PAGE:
4 Foundations to a Simple Discipleship Strategy

As a football season is about to begin, imagine a head coach stands in front of the team he leads and, with great passion, declares, “Here is our strategy. We are going to win! We are about winning! Let’s go win!”

The team breaks from the huddle with no idea how they will win. Practice each day is a bunch of running around, hitting each other, and executing some basic drills. But as the first game approaches, the team has no clue what the game plan is. The team knows they are “in it to win it,” but lacks any direction on how they are to play as a team, what plays will be called, how those plays fit into an overarching team philosophy. What started as inspirational is now very burdensome. While winning may be the goal, the mission of the team, it is not a strategy. A big goal without a strategy will demoralize a team in the long run.

In the same way, church leaders who articulate the mission of making disciples without providing a strategy for accomplishing the mission can lead a ministry into frustration. Ministry leaders must not only preach the church’s mission of making disciples, but also must provide a strategy for how the church fulfills her mission.

What makes a good ministry strategy? In his book, Good Strategy, Bad Strategy, Richard Rumelt writes, “Good strategy almost always looks simple and obvious and does not take a thick deck of PowerPoint slides to explain. It does not pop out of some ‘strategic management’ tool, matrix, chart, triangle, or fill-in-the-blanks scheme.”

I agree with Rumelt; Good strategy is simple and this has implications for ministry leaders who seek to make disciples. There are at least four essentials in a simple ministry strategy to make disciples (articulated more extensively in Simple Church):

1. Clarity

People cannot engage in a strategy they do not understand. Understanding always precedes commitment, so a simple process for making disciples is straightforward and clear. The how must be articulated so people understand how all the church offers fits into the discipleship process.

2. Movement

Because discipleship brings us closer and closer to Christ, a discipleship strategy must seek to move people more and more into the image of Christ. A simple strategy utilizes the programs the church offers to move people towards greater understanding of Christ and greater commitment to Him. Instead of people being servants to programs, programs must be servants of a church’s discipleship process. In a simple discipleship strategy, programs are strategically placed along the discipleship process and used as tools to encourage people to be more and more like Christ.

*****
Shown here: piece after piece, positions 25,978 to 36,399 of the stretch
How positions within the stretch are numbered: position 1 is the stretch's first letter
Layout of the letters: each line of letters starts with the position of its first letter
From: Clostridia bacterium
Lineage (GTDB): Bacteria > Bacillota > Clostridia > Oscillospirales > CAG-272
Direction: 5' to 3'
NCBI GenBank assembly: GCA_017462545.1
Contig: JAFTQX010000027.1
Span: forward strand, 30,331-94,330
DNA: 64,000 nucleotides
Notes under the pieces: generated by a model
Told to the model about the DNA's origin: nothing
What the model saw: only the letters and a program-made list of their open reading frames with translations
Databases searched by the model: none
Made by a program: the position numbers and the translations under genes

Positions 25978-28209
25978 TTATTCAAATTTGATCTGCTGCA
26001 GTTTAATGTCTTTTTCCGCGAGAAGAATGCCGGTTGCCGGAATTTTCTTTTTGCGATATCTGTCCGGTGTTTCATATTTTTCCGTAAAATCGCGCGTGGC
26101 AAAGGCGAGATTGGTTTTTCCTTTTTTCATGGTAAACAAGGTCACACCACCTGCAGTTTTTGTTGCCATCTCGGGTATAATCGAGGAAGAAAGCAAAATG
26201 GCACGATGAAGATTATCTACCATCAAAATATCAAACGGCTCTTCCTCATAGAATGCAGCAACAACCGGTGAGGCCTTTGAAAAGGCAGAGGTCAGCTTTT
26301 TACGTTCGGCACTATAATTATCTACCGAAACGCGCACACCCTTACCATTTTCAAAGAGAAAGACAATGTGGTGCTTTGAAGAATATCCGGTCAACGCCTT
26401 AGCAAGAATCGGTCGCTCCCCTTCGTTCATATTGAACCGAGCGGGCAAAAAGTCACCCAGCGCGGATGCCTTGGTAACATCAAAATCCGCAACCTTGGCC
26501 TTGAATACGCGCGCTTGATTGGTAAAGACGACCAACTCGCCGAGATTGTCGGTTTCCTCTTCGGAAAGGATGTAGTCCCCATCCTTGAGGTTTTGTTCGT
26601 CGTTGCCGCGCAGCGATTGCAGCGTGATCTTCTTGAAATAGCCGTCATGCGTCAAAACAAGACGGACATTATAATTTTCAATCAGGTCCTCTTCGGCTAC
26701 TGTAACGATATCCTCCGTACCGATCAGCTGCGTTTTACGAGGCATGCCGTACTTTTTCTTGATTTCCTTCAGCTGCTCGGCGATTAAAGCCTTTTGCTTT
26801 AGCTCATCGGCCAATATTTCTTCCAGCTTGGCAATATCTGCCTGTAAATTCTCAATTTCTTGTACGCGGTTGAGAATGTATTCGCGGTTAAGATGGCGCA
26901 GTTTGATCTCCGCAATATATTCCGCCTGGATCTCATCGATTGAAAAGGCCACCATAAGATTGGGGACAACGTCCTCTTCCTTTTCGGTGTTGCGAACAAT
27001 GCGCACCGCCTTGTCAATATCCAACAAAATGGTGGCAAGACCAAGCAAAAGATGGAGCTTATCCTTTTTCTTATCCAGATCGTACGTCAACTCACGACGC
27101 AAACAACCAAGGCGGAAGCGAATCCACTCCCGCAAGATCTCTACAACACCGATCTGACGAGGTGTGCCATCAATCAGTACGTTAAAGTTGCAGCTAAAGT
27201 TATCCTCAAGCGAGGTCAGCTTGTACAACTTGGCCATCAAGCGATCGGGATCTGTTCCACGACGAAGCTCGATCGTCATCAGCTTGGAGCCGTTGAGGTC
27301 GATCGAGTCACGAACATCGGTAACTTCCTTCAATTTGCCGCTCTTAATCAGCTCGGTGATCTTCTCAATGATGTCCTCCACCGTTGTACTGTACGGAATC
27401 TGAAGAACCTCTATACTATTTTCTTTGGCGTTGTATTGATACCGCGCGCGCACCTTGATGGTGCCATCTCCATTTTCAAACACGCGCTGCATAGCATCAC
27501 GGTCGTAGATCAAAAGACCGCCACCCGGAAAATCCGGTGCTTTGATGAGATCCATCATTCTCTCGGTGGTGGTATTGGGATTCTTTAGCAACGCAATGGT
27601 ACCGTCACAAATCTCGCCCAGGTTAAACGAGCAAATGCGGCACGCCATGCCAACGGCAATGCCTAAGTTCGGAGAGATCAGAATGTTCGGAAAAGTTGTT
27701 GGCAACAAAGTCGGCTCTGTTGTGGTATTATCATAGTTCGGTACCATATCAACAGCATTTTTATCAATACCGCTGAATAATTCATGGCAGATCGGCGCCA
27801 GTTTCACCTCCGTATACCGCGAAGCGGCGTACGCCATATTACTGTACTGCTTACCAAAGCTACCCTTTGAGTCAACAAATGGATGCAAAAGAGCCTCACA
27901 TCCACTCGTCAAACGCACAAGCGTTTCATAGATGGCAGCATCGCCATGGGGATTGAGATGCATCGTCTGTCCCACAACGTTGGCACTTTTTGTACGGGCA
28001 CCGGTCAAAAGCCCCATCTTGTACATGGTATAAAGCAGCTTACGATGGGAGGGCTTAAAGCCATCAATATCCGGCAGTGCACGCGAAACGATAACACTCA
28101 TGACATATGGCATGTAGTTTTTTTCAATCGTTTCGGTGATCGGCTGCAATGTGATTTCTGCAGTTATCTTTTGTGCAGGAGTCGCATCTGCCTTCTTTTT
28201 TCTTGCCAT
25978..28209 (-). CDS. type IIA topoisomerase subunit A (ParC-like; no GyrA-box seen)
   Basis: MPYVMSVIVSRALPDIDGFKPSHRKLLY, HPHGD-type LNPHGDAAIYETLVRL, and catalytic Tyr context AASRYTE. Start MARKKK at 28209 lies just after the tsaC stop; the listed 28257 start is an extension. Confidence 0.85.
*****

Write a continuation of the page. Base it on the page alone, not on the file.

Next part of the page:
3. Alignment

In a local church with a simple discipleship process, the discipleship process is embedded in every ministry in the church. Instead of a federation of sub-ministries that just happen to share the same facility, an aligned discipleship process moves the whole church in the same direction.

4. Focus

Without ruthless focus, ministries will always drift towards complexity and away from their essential core. A simple strategy can help a ministry stay focused on her core. Focus requires saying “no” to that which falls outside the discipleship strategy.

Leaders must remind people of the mission over and over again. But leaders must also ensure there is a strategy designed to accomplish the mission. A simple strategy is best.

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Eric Geiger

Eric Geiger

Eric Geiger is the Senior Pastor of Mariners Church in Irvine, California. Before moving to Southern California, Eric served as senior vice-president for LifeWay Christian. Eric received his doctorate in leadership and church ministry from Southern Seminary. Eric has authored or co-authored several books including the best selling church leadership book, Simple Church. Eric is married to Kaye, and they have two daughters: Eden and Evie. During his free time, Eric enjoys dating his wife, taking his daughters to the beach, and playing basketball.

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comment_post_ID); ?> Thank you Ed for sharing your insights into the Church Growth Movement. I have my reservations with Church Growth models because it has done more damage than good in the Body of Christ. Over the years, western churches are more focused on results, formulas and processes with little or no emphasis on membership and church discipline. Pastors and vocational leaders are burnt out because they're overworked. I do believe that the Church Growth model is a catalyst to two destructive groups: The New Apostolic Reformation and the Emerging Church. Both groups overlap and have a very loose definition. They're both focus on contemporary worship, expansion of church brand (franchising), and mobilizing volunteering members as 'leaders' to grow their ministry. Little focus on biblical study, apologetics and genuine missional work with no agenda besides preaching of the gospel.
— Dave
comment_post_ID); ?> Thank you for sharing such a good article. It is a great lesson I learned from this article. I am one of the leaders in Emmanuel united church of Ethiopia (A denomination with more-than 780 local churches through out the country). I am preparing a presentation on succession planning for local church leaders. It will help me for preparation If you send me more resources and recommend me books to read on the topic. I hope we may collaborate in advancing leadership capacity of our church. God Bless You and Your Ministry.
— Argaw Alemu
comment_post_ID); ?> Amen!!
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